Rock Reasoning

Robert Hilburn tells us that as recently as three years ago he feared for the future of rock music ("Don't Count Rock Out Yet," July 1). The reason? A supposed lack of new ideas among rock's most commercially successful acts. He then tells us that three events have since laid the groundwork for a rock revival: the success of the Beatles' anthology "1," a reunion tour by Bruce Springsteen and the E Street Band, and U2's return to its "classic sound" in "All That You Can't Leave Behind."

Surely I'm not the only one to notice that the first two developments were exercises in nostalgia (the focus of the Springsteen tour was old material) and the third was a calculated move away from stylistic innovation. As contradictions go, this wasn't even subtle.

Though a perennial embarrassment, his lavish praise of Springsteen et al has, until now at least, been largely coherent. I guess now we can't even expect that much.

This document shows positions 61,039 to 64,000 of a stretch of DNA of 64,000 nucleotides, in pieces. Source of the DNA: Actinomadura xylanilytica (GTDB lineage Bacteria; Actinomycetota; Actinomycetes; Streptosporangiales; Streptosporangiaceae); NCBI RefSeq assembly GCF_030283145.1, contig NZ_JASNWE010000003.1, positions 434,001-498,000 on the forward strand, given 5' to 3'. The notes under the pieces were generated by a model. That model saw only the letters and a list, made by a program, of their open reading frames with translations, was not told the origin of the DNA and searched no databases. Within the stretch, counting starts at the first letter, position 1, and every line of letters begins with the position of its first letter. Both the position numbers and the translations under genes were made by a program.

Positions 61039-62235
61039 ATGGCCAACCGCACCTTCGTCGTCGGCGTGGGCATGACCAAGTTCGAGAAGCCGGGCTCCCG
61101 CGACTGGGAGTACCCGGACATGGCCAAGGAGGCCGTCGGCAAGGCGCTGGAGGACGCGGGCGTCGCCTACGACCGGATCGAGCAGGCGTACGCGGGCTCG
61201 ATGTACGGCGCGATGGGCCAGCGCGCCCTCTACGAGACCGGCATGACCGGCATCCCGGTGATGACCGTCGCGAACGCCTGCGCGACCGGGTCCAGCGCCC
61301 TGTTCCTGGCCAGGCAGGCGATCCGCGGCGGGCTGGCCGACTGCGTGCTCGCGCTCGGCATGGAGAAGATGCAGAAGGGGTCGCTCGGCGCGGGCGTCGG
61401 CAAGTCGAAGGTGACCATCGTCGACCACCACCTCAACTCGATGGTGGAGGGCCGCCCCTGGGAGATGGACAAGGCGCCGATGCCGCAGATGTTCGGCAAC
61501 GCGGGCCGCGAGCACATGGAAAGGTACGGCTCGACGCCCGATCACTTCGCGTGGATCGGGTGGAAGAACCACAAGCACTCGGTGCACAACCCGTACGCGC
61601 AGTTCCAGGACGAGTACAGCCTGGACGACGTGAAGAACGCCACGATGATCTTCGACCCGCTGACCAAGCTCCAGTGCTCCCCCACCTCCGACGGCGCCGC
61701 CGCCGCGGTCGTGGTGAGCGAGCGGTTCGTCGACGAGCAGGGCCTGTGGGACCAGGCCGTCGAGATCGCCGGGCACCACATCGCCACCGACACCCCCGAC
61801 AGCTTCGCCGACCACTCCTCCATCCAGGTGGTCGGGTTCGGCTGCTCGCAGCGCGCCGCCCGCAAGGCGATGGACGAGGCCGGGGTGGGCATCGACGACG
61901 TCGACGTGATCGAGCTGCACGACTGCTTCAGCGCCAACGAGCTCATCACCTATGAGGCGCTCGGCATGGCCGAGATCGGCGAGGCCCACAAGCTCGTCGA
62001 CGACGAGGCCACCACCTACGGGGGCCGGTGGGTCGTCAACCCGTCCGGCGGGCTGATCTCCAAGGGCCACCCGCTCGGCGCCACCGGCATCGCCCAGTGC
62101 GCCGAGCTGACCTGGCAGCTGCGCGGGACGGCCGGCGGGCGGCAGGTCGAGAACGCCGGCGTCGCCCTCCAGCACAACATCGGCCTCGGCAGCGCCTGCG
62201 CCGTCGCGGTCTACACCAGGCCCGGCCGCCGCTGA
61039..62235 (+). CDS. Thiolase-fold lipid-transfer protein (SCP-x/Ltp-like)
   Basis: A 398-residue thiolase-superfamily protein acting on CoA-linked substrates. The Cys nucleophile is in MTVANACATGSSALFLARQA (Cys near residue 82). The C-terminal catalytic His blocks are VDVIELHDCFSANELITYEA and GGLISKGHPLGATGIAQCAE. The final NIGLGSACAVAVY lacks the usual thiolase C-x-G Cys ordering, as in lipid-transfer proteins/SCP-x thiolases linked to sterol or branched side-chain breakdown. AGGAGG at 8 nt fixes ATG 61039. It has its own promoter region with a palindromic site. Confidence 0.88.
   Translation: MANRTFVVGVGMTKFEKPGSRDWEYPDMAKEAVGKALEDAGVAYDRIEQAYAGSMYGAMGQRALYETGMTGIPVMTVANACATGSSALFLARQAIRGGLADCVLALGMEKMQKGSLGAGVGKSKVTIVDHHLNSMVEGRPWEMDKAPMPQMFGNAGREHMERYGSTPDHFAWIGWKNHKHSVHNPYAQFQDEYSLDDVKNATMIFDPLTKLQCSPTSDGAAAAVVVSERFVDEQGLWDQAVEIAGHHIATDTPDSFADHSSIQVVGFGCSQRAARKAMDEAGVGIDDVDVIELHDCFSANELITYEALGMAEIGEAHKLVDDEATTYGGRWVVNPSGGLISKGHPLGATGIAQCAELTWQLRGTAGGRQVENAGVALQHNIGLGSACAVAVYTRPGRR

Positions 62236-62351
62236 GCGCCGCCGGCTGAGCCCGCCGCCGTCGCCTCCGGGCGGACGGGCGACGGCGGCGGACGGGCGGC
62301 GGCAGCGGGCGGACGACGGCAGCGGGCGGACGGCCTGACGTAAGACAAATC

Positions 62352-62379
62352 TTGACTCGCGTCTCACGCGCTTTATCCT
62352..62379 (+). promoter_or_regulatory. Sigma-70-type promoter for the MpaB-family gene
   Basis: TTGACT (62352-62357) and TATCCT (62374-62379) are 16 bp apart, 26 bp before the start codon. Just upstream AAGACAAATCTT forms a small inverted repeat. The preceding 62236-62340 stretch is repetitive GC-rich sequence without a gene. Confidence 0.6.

Santa Barbara


May I applaud Robert Hilburn on his recent work. His review of Radiohead's "Amnesiac" (Midyear Top 10, July 1), and many other reviews and commentaries this past year demonstrate that he has a complete and thorough understanding of contemporary music's roots, its present and its future.

He does not play favorites or fawn over an album or song because it is the work of a "star." His reviews are honest and filled with integrity. This I find so very refreshing as I watch film, art, fashion and music reviewers compromise their knowledge and position in return for a bonus, because they are now working for the very company whose product they are reviewing, or because they are star-struck, silly, superficial idiots who want to be part of the trend.


San Gabriel

Copyright © 2019, Los Angeles Times
EDITION: California | U.S. & World